October 12, 2004

Sex hormones in psychotic men

Sex hormones in psychotic men
Thomas J. Hubera, Christian Tettenborna, Eckhard Leifkeb and Hinderk M. Emrich
Psychoneuroendocrinology, Volume 30, Issue 1 , January 2005, Pages 111-114

The authors of this study wanted to look at hormone levels in male patients with psychosis because there has been a theory that estrogen (the female sex hormone) has some kind of protective effect on women. Women with psychosis often have lower levels of estrogen (or similar compounds) in their blood compared to healthy controls. Estrogen may have an impact on the dopamine system (the neurotransmitter in the brain most closely linked to psychosis.) The significance of this observation is not known, but nevertheless the observation has at least been made.

It has also been seen that excess androgens (male sex hormones, like testosterone) can lead to psychosis. Perhaps this is best seen when people take steroids which are similar structurally to male sex hormones and can have profound side effects on their thinking. While certain hormones are often referred to as "male" or "female" sex hormones, it should be noted that while they may be in higher concentrations in particular sexes, both sexes produce an amount of these hormones and they serve various different and similar functions in both sexes.

The authors of this study took blood samples from 34 consecutive male inpatient admissions who met criteria for inclusion (no major medical illnesses, no substance abuse, could not be currently manic, etc.) hormones studied were testosterone, free testosterone, estradiol, oestrone, luteinizing hormone (LH) and follicle stimulating hormone (FSH). They were compared with 34 age and size (BMI) matched controls who were similar in as many ways as possible with the inpatients but they did not have a psychotic disorder.

The study showed that men with psychosis had a statistically significant lower level of estradiol and estrone (which are relatives of estrogen that circulate in the blood) compared to the controls. Both groups had similar levels of testosterone and male sex hormones. Some antipsychotic drugs can influence the production of sex hormones and the authors tried to exlude those effects by excluding patients on the drugs that cause the most significant effect. However, it is possible that some of the effect nonetheless may be due to the influence of the hormone prolactin. Prolactin increases when dopamine is blocked (which is the general mechanism of antipsychotic medications.) Increased prolactin (which is a hormone that regulates breast tissue growth and milk production in women) can have an influence also on the menstrual cycle and on female sex hormone production and likewise may have an impact on the estrogen levels in men. Prolactin levels were not measured in this study and the hormone's effect therefore is not certain in the results. Also, the levels of hormones in the blood may not necessarily correlate exactly with the levels that are around the brain and that could have an impact. Also, this is a small study and so the ability of this study to predict for all people with psychosis is limited.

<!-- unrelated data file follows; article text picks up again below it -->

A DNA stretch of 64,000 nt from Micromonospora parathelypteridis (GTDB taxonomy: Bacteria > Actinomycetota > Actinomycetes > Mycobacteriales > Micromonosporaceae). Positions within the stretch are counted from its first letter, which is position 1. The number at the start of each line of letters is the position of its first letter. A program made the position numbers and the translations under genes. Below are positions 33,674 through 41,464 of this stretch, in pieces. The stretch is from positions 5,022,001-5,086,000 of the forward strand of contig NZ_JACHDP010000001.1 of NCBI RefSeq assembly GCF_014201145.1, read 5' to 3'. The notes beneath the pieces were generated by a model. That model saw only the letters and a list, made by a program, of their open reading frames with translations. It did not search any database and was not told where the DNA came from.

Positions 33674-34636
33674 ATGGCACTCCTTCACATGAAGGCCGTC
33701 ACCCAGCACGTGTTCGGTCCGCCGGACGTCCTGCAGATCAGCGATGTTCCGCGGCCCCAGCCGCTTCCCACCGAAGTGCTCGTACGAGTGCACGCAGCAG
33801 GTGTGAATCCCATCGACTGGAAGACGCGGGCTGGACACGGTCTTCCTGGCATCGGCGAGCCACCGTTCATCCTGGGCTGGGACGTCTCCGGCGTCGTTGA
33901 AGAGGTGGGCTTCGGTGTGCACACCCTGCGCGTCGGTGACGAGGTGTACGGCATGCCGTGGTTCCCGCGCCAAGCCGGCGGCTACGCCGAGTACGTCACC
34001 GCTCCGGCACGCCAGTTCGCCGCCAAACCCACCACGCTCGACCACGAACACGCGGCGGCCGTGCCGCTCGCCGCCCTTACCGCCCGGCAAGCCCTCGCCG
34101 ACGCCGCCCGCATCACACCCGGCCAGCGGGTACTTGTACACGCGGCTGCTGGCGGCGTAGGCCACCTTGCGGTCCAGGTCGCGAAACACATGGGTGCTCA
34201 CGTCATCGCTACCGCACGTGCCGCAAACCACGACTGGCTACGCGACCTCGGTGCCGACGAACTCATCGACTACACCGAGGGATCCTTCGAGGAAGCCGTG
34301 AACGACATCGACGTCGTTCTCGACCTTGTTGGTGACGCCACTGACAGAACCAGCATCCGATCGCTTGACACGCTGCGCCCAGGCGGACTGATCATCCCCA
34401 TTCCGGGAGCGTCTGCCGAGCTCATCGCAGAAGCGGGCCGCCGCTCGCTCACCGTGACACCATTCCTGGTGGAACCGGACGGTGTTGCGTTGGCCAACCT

Ultimately this is an interesting study that at this point does not influence the treatment of schizophrenia. As hormone replacement therapy is currently controversial, and has been shown to have many side effects, this study should not be used as the basis for taking estrogen or estrogn-like products (soy, black cohosh, etc.) to help with psychosis.

Click here to find this article on PubMed

Author: Jocob Ballon


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